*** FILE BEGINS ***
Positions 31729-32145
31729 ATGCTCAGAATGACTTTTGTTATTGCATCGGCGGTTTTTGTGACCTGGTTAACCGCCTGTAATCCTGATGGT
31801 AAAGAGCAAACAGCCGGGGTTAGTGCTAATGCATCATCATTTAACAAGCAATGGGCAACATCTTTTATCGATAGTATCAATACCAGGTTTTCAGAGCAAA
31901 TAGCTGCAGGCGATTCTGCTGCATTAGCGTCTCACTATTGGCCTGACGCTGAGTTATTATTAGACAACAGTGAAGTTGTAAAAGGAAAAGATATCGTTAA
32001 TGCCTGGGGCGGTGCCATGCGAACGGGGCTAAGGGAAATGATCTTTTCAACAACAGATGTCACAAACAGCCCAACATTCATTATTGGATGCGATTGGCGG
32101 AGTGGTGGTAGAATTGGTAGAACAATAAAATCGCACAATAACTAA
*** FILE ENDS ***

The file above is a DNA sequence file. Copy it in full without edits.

Positions 31729-32145
31729 ATGCTCAGAATGACTTTTGTTATTGCATCGGCGGTTTTTGTGACCTGGTTAACCGCCTGTAATCCTGATGGT
31801 AAAGAGCAAACAGCCGGGGTTAGTGCTAATGCATCATCATTTAACAAGCAATGGGCAACATCTTTTATCGATAGTATCAATACCAGGTTTTCAGAGCAAA
31901 TAGCTGCAGGCGATTCTGCTGCATTAGCGTCTCACTATTGGCCTGACGCTGAGTTATTATTAGACAACAGTGAAGTTGTAAAAGGAAAAGATATCGTTAA
32001 TGCCTGGGGCGGTGCCATGCGAACGGGGCTAAGGGAAATGATCTTTTCAACAACAGATGTCACAAACAGCCCAACATTCATTATTGGATGCGATTGGCGG
32101 AGTGGTGGTAGAATTGGTAGAACAATAAAATCGCACAATAACTAA